Dozens of ceremonies will take place across Canada on Monday, as part of an annual tradition that aims to ensure those who have served in the country’s military are not forgotten.
No Stone Left Alone will hold more than 100 remembrance ceremonies in more than 68 Canadian communities leading up to Remembrance Day, getting closer to its goal to have a student place a poppy on the headstone of every Canadian who has served in the country’s armed forces.
Maureen Bianchini-Purvis, whose parents served for Canada in the Second World War, started the No Stone Left Alone movement eight years ago. The first ceremony was held at Edmonton’s Beechmount cemetery.
Since then, the tradition has expanded beyond anything those behind the first ceremony thought possible. For the past three years, the event has reached an international level, with No Stone Left Alone ceremonies held in Krakow, Poland.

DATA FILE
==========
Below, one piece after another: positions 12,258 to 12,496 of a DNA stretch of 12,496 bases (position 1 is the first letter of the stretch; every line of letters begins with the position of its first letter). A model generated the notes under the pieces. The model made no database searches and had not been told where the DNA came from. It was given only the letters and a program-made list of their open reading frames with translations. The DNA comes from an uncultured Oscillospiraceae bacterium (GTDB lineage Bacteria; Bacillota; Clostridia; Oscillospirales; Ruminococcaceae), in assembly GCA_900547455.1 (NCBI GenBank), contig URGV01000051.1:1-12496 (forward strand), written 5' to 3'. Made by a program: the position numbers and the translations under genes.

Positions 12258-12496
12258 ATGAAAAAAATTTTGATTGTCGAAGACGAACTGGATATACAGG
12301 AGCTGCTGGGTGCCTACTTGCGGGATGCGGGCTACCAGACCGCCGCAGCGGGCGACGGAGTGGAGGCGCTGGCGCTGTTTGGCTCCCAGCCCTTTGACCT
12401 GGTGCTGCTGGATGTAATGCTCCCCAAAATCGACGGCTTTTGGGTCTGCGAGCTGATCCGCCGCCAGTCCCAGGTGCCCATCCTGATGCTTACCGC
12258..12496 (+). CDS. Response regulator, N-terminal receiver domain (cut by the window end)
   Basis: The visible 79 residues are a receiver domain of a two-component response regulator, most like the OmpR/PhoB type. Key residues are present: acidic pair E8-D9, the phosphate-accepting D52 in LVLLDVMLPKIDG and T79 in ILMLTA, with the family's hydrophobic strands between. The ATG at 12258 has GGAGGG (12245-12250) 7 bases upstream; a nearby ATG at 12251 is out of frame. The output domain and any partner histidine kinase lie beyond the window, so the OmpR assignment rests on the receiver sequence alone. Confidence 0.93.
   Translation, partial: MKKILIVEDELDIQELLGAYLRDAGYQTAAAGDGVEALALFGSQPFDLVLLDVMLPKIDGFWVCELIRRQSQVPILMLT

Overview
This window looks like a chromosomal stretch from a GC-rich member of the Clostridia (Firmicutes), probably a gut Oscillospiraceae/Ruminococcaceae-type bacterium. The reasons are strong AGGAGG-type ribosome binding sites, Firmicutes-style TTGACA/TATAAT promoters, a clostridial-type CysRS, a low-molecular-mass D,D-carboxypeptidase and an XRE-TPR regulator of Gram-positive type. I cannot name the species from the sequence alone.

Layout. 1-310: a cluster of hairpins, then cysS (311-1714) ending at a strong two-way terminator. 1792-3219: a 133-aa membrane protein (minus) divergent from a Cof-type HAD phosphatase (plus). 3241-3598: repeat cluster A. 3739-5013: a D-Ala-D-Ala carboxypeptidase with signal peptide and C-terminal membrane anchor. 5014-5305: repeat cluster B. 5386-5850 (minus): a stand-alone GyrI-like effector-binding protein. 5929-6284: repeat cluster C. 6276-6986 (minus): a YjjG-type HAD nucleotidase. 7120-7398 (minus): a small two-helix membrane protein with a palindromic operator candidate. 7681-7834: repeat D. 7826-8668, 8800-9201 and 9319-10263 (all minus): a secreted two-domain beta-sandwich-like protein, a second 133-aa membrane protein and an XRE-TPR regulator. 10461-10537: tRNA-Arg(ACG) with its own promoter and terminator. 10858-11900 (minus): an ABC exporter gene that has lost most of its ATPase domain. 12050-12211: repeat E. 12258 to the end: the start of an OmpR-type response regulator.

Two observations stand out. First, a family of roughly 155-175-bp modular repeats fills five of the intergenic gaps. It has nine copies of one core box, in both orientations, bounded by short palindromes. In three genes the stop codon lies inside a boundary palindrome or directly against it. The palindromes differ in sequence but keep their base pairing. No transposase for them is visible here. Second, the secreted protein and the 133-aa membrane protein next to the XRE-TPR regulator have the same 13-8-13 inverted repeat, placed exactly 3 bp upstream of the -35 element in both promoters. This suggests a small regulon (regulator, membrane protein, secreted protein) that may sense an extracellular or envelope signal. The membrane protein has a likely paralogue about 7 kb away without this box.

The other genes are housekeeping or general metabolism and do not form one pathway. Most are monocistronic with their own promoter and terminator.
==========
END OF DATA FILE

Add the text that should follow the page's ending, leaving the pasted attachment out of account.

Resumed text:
The No Stone Left Alone Memorial Foundation held remembrance ceremonies in 105 cemeteries from coast to coast in 2018, with more than 9,000 students placing poppies on the headstones of nearly 59,000 armed forces members.
Global News will live stream the No Stone Left Alone ceremony from Edmonton’s Beechmount cemetery on Monday, Nov. 4 at 10:30 a.m. MT. The event will also be streamed live on Facebook and YouTube.
Tune in to Global television on Nov. 11 for a special half-hour presentation looking at the impact No Stone Left Alone has on people and communities across the country. The special airs at 10 a.m. in the Maritimes, 11 a.m. in Quebec, Ontario, Manitoba, Saskatchewan and British Columbia, and 11:30 a.m. in Alberta.
Visit the No Stone Left Alone Memorial Foundation website to learn more about the movement.
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